Austin Personal Training Redefined

Emotion Commotion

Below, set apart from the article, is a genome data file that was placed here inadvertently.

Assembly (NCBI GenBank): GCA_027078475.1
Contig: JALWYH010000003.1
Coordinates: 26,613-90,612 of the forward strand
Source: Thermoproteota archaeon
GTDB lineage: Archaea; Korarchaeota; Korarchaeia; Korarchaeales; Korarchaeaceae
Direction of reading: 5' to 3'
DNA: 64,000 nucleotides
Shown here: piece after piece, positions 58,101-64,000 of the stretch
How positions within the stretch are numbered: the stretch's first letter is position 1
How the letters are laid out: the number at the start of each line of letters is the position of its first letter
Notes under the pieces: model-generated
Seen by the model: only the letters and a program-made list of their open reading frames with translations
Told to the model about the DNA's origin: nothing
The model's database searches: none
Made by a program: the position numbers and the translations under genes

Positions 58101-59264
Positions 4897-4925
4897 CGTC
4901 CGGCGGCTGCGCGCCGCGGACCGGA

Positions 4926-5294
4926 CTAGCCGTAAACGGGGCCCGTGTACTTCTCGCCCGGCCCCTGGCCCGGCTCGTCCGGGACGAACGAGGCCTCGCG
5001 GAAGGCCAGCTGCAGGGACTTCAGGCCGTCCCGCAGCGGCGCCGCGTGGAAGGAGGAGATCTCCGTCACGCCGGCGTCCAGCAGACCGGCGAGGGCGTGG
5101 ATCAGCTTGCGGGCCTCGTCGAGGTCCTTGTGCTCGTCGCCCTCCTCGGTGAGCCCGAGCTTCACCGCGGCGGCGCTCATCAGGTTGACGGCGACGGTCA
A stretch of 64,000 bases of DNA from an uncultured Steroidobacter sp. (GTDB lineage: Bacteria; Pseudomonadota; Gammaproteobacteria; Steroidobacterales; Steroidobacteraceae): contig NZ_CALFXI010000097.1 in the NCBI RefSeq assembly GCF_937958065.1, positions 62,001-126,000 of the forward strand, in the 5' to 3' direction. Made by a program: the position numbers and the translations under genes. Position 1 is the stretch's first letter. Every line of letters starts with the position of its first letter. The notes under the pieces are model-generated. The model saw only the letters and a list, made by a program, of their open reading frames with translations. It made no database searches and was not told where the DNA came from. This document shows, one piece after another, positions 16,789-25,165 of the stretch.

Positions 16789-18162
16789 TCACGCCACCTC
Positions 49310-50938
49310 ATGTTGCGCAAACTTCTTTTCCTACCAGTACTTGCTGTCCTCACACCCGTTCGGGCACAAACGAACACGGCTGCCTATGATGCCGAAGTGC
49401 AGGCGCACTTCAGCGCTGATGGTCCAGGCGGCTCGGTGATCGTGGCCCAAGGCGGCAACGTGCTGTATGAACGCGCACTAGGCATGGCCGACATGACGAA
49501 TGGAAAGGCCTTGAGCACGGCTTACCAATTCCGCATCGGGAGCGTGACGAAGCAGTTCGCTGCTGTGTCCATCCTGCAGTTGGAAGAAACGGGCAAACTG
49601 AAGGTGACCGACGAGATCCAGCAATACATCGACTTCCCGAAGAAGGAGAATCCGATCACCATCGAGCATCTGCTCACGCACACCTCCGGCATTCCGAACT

Amanda_Blog"Change is hard." Have you ever heard that or said that before? There’s no doubt that change of any sort can be challenging. Otherwise, there would be no need for coaches, programs, smart phone apps or self-help books to assist people in the process. Think about it for a moment: Have you ever made a change or set a goal and actually achieved it, or conquered it? Sure you have. Perhaps it was starting (and sticking to) a workout routine. Losing or gaining a certain number of pounds. Acing a test. Cutting out sugar or gluten. Drinking more water. Whatever your particular instance was, think about that for a moment, and answer this: What were some of the key factors that played a role in your success with that change or goal attainment? Motivation? Accountability? Determination? And, we’d like to garner even some awareness. We are talking about awareness of your thoughts, your actions and your emotions around that change. In order to see the positive changes you want to see, or make the continual progress you want to make, it is important to keep in mind the huge role your emotions can play in your change process. Let’s take a change in your nutrition for instance. Say you want to start eating healthier. You identify that "eating healthier" actually means throwing out the Ben & Jerry’s, stocking up on some fresh fruits and veggies, preparing your meals at home instead of calling in take-out. All good things. However, when the rubber meets the road, and you find yourself neeeeeeeeding something sweet at 3 p.m.…it is times, such as these, that an awareness around your emotions is a HUGE safeguard in sticking to your guns on your goals and intentions. Why are you neeeeeeeding something sweet? With a little bit of reflection, and digging a little bit deeper, you realize that you are…bored…tired…getting a headache (because you’ve trained your body to become sugar-dependent)...looking for something to fill your loneliness or stress…you name it. The reasons for feelings and emotions are vast. Another example? You want to make a change in your strength. You want to see gains—stop plateauing in your fitness. So you hire a coach. You get a plan. And you receive quite a bit of advice: Focus on the big lifts (squats, deadlifts, presses). Cut back on the met-cons. Eat a few more sweet potatoes, add in a little more protein and don’t forget to include your fats with every meal. Get 8 hours of quality sleep. Sounds simple, right? However, once again, when the rubber meets the road, and it comes down to implementing the advice you’ve been given, things just seem too daunting. Sleep is not happening. Eating that much food is too difficult (not enough time in the day). You like your met-cons gosh darn it. What feelings, or emotions, are coming up for you when trying to make change? Stress? Overwhelmed? Feelings of defeat? Apathy? Exhaustion for the process? Whatever they are, you will not fully be able to embrace and experience the change you desire until you are aware of your own emotions—and heart’s investment—in the process. Remote CoachingKnowledge is power—and the more you can begin to identify the emotions surrounding your triumphs and struggles with making change (why sometimes it is harder, or easier, than other), the more you will begin to experience success in the goals you set for yourself. Here are some things you can try this week, in keeping up with a goal, a food diary or training log your have for yourself: 1. Identify ONE small change that builds into one of your long-term goals for success. It could be drinking more water (1/2 your bodyweight in ounces), replacing gluten with more veggies, kicking your Ben & Jerry’s nightly ritual to the curb, making yourself go to bed 30-minutes earlier - anything. 2. Focus. Your aim, this week, is to focus on that one thing and the baby steps you take daily to making it happen. And not only the baby (action) steps, but also the emotions, feelings and thoughts that surround those little steps you take. What comes up for you? 3. Write and reflect. Keep a daily written account, or log, around those changes (for example: a food diary for your new healthy nutrition choices, with also a log of the emotions/feelings that came up for you around those meals, or a daily end-of-the-day log about your emotions/feelings/thoughts surrounding the extra work you committed to putting into the gym, or the extra effort you took to begin to incorporate more work-life balance and leave work at work, etc.). Whenever you decide you want to make a change, chances are, there are going to be a variety of emotions, feelings and thoughts surrounding that change. Start small. Reflect. And over time, small changes AND intentional thinking, from the get go, equal long term (sustainable) change you desire.


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